Why It's Time To Activate Small Groups

Things are not going back to the way they were. Let’s be honest, certainly not back to the way some would like.

The latest Barna data shows, that even with the threat of another shutdown, 54% of church buildings have either partially or fully re-opened. The data also shows that boomers and young couples with children are less likely to return.

With long term closing, and some having to close again, along with the decline in both attendance as well as giving, it has simply become too much for some, leaders, leaving many without spiritual leadership or guidance.


The Coronavirus crisis has accelerated change. Change that for many is difficult. But if you’re going to lead in the future you have to be able to embrace it.


3 key questions ministry leaders should ask themselves to last and stay relevant during this crisis.

  1. What did I start doing during this crisis that I should keep doing?

  2. What did I stop doing that I won't go back to?

  3. What does this new reality make possible?

Change brings about unintended consequences. Consequences like the shutdown of church buildings and having to preach to empty pews. Then there are consequences that are a benefit for both leaders and those they lead like the benefits of online ministry.


Crisis births opportunity


Phillip Stutts, the president and CEO of Win Big Media has done marketing surveys of what consumer sentiment is post-COVID, that can also be applied to ministry.


One of the things they have learned is that there has been an intense focus on local. People are less likely to travel. They’re more focused at home, more likely to engage with local vendors. This includes how they engage and participate as it relates to their faith.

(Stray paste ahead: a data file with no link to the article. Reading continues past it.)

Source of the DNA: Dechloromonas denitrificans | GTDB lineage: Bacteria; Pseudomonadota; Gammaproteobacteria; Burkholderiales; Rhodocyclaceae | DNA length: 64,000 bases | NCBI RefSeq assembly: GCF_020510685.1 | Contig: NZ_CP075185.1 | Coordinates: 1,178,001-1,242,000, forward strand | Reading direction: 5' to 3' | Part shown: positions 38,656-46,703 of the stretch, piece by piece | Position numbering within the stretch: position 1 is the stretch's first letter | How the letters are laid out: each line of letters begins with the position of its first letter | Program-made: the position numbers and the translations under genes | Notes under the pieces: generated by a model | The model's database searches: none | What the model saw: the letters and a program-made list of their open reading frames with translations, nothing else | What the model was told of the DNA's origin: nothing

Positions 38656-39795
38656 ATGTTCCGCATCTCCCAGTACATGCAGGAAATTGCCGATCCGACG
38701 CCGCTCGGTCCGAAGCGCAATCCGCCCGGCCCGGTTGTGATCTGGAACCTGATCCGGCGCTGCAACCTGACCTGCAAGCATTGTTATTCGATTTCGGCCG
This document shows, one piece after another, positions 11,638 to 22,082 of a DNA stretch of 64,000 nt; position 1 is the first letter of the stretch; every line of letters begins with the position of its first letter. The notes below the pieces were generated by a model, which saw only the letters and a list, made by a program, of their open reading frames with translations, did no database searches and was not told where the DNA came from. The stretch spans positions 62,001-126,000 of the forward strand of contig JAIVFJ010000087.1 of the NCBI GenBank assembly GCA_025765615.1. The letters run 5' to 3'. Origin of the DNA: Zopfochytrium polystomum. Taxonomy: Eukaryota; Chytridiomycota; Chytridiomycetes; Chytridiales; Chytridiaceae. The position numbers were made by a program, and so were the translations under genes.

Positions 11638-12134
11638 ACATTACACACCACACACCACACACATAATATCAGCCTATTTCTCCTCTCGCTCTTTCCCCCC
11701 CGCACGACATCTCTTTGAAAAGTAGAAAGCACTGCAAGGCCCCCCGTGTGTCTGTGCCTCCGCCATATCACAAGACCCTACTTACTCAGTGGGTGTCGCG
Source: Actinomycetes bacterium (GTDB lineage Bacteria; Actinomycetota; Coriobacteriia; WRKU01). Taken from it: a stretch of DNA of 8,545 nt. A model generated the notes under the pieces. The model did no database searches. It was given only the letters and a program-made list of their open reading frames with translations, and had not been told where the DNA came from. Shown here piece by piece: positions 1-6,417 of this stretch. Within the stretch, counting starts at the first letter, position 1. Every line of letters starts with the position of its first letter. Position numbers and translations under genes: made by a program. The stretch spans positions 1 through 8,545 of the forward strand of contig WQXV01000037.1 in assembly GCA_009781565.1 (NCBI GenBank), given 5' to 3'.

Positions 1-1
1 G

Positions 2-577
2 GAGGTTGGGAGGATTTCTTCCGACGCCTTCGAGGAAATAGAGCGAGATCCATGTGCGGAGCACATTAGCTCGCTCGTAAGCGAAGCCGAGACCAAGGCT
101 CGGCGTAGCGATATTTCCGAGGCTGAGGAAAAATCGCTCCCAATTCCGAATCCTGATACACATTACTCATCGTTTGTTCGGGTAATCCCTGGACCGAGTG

Small groups are the engines of ministry


Let us think of ways to motivate one another to acts of love and good works. And let us not neglect our meeting together, as some people do, but encourage one another, especially now that the day of his return is drawing near. Hebrews 10:24-25

Small groups are the engines of ministry. They tend to be more connected and with close relationships. Their gatherings are more intentional and with a purpose. Notice the early Christians when they meet from house to house.


Without a relational connection, the body of Christ doesn’t function well. Spiritual growth and discipleship are handicapped.


In the early weeks of the Coronavirus shutdown, some leaders shifted focus from their facilities to online and to people’s homes, enlisting those with the gift of teaching to help establish and oversee small groups. This biblical move has helped people realize and assume responsibility for their own spiritual growth, evangelism, the discipleship, and leadership of their own families, friends, and neighbors.


Those with this ministry gift, (many who are ministers at their local place of worship) should be the go-to persons for spiritual and biblical leadership for their family, friends, and neighbors. They should use the shutdown as an opportunity to not only share the gospel with these groups but to also fulfill their calling.


For decades, the focus has been on getting people to come to a building to grow, rather than equipping them where they are.


The goal of ministry is not to open or reopen a building. A building is simply a western method of ministry. The mission and goal are to reach people. You don’t need a building to reach people.


Masks come in 2 types 4 different colors


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